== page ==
April 4, 2012

Learning Haskell: Functions

In the previous article we learned how to represent a problem by using algebraic data types.

In this article I will talk about functions, purity, lazyness, type signatures and some tools like partial application and pattern matching.


Functions are the base of functional languages. In Haskell they receive 0 or more arguments and always return a value. Haskell syntax for functions is really simple:

numCardsInAPokerDeck = 53
numCards deck = length deck
isAPokerDeck deck = (numCards deck) (==) numCardsInAPokerDeck
biggerDeck d1 d2 = if (numCards d1) > (numCards d2)
                   then d1
                   else d2

Function application is left associative.


Haskell functions are pure. This means that they cannot alter the state of the program by producing side-effects. Any pure function is also idempotent so it must return always the same result for a given set of arguments.

How does Haskell achieve purity? - There are no variables: Functions can be used to define contant values but those can't be modified. - Immutable data types: All the builtin data types defined in Haskell are immutable. Instead of altering the state of an instance, copies representing the new one are returned.


Since functions are pure and hold no side-effects the computation can be performed at any time. This property allows programs to evaluate the code only when the result is needed.

dontEvaluateSecondParam a b = if True then a else b
powerOfTwo val = foldl (*) 1 (take val (repeat 2))

dontEvaluateSecondParam "foo" (powerOfTwo 10000) -- "foo"

Type signatures

Haskell can infer function's type signatures most of the times, although, is good to document all of them by providing the arguments and the return types.

You can learn a lot just by reading a function's type signature. For instance, imagine you want a function that takes a list and returns wether the list is empty or not. You can use Hoogle and search for [a] -> Bool, how cool is that!?

numCardsInAPokerDeck :: Int
numCardsInAPokerDeck = 53

numCards :: Deck -> Int
numCards deck = length deck

isAPokerDeck :: Deck -> Bool
isAPokerDeck deck = (==) (numCards deck) numCardsInAPokerDeck

Types signatures declarations are right associative!

So far, so good. But then, how can you define a function that takes more than one argument? The answer is simple and astonishing: you can't, Haskell functions can only take one argument. Fasten your belts, we are about to enter to higher order function nirvana!

Partial application

Haskell functions are considered Higher Order Functions. This means that a function can:

  • Take a function as an argument
  • Return a function

This feature is used to do partial application. Imagine you have a function that takes two numbers and adds them:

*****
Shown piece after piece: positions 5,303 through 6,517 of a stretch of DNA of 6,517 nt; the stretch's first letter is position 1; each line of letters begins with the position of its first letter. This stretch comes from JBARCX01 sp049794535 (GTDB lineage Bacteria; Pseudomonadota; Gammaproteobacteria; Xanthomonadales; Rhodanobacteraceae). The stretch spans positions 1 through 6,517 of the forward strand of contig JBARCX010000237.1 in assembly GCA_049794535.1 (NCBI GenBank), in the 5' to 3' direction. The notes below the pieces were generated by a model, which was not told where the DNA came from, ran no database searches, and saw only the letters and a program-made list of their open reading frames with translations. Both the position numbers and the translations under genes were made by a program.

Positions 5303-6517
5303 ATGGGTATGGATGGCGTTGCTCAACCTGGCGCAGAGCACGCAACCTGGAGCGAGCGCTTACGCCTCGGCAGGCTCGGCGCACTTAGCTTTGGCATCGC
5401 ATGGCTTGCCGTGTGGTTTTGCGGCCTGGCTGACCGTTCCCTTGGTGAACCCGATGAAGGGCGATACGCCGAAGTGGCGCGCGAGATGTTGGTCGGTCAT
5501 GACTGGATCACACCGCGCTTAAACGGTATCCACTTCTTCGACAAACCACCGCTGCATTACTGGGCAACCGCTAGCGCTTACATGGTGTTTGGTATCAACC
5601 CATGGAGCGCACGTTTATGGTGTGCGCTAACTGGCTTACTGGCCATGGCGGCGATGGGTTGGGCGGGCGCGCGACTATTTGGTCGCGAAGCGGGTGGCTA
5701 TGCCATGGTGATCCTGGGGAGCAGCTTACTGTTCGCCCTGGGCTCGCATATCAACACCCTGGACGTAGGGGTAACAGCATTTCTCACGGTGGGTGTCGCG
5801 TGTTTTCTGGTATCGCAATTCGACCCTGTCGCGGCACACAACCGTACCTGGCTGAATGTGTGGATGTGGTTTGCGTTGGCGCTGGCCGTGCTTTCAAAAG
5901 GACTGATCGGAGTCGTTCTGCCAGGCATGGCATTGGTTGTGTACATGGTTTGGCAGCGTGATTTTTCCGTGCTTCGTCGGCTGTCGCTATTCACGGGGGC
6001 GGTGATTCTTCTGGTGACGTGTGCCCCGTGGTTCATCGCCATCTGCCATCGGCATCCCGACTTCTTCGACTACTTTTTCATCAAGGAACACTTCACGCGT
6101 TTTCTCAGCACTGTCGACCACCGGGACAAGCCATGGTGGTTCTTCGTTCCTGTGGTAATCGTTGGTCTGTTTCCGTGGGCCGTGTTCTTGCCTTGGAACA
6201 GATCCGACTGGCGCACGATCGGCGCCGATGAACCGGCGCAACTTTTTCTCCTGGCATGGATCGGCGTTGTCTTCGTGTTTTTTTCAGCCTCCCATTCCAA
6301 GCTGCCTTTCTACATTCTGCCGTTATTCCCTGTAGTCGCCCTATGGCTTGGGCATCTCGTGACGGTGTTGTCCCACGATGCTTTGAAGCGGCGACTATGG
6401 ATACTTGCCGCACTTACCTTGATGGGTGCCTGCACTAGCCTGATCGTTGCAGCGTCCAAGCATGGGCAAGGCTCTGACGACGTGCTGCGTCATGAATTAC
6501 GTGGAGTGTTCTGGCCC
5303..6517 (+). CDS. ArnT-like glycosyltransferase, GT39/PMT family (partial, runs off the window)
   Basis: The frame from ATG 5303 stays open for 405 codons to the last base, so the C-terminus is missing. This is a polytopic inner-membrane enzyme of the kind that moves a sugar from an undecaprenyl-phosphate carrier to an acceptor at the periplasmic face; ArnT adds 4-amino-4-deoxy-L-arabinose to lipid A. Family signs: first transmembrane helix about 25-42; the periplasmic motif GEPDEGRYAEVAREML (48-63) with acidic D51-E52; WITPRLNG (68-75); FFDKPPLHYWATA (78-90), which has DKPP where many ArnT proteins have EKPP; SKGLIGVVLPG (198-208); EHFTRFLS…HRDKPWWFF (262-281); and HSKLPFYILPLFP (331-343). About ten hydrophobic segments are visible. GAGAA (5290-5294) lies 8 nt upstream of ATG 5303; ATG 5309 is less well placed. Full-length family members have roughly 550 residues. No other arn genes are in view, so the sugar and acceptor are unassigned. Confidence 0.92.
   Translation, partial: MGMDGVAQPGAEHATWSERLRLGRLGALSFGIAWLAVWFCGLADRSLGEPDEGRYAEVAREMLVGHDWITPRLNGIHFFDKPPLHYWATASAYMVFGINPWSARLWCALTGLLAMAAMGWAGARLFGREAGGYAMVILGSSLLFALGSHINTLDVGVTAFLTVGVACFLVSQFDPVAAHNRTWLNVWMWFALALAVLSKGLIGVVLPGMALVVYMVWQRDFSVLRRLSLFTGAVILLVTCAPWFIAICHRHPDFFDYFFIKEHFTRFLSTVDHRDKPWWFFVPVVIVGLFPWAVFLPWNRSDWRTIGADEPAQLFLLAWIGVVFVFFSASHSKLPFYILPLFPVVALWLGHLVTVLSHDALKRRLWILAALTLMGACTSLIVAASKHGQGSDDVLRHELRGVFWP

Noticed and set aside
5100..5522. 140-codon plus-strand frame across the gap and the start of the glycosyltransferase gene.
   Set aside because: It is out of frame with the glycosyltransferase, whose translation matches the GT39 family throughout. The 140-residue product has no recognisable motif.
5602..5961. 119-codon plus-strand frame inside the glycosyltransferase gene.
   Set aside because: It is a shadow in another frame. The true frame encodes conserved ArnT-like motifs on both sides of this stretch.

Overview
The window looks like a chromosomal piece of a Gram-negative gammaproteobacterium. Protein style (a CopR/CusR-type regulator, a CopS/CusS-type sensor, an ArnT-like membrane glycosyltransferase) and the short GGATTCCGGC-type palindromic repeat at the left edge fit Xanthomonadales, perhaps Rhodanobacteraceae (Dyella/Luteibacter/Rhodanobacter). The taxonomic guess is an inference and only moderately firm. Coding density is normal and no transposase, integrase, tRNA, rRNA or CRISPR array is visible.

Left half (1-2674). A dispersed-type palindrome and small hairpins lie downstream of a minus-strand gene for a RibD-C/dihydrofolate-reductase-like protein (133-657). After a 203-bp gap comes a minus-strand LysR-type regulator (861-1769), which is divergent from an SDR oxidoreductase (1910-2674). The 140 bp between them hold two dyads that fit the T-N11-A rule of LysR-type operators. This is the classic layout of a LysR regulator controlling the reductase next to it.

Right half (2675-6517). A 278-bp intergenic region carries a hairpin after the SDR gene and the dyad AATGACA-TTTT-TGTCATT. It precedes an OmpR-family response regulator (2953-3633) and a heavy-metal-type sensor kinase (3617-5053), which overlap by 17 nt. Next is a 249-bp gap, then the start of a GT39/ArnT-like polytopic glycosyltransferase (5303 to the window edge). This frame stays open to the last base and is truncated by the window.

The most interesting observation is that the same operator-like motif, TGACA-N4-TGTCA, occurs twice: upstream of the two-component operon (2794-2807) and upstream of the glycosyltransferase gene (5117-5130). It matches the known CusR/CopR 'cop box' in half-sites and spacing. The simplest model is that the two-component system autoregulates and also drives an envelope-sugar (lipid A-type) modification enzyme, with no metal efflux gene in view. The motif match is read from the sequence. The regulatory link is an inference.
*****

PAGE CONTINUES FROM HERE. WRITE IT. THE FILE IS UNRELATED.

add' :: Int -> (Int -> Int)
add' a b = a + b

add' 2 3 -- 5

In Haskell you don't have multiple arguments, instead you use partial application. For instance, the add' function we just defined can be defined as "a function that takes a number, returns a function that takes another number and returns the addition of both". Inception!

Remember that type signatures are right associative. The previous one could be simplified:

add' :: Int -> Int -> Int
add' a b = a + b
addTwo = add' 2

addTwo 3 -- 5

Now that we know how partial application works, we can now add some type signatures to our previous examples:

biggerDeck :: Deck -> Deck -> Bool
biggerDeck d1 d2 = if (numCards d1) > (numCards d2)
                   then d1
                   else d2
firstDeck :: Deck
firstDeck = take 5 (repeat Joker)

secondDeck :: Deck
secondDeck = take 2 (repeat (Card Spade NA))

biggerThanFirstDeck :: Deck -> Bool
biggerThanFirstDeck = biggerDeck firstDeck

biggerThanFirstDeck secondDeck -- firstDeck
biggerDeck firstDeck secondDeck -- firstDeck

Pattern matching

Last tool I'm going to explain on this article is pattern matching.

Imagine we want a function that takes a PlayingCard as an argument and returns wether its a Joker or its not:

isJoker :: PlayingCard -> Bool
isJoker Joker = True
isJoker a = False

We can use _ if we don't need to assign the value:

isJoker :: PlayingCard -> Bool
isJoker Joker = True
isJoker _ = False

isJoker Joker            -- True
isJoker (Card Spades NA) -- False

We can "deconstruct" the values to match only certain parts:

isSuite :: Suite -> PlayingCard -> Bool
isSuite suite Joker = False
isSuite suite Card s n = suite == s

isDiamond = isSuite Diamond
isHeart = isSuite Heart
isSpade = isSuite Spade
isClub = isSuite Club

isDiamond Joker -- False
isDiamond Card Diamond N3 -- True
isDiamond Card Club N7 -- False

We can even "deconstruct" lists and tuples!

getFirstCard :: Deck -> PlayingCard
getFirstCard [] = error "OMG! The deck is empty!"
getFirstCard x:xs = x

isPair :: (PlayingCard, PlayingCard) -> Bool
isPair (Joker, b) = True
isPair (a, Joker) = True
isPair (a, b) = a == b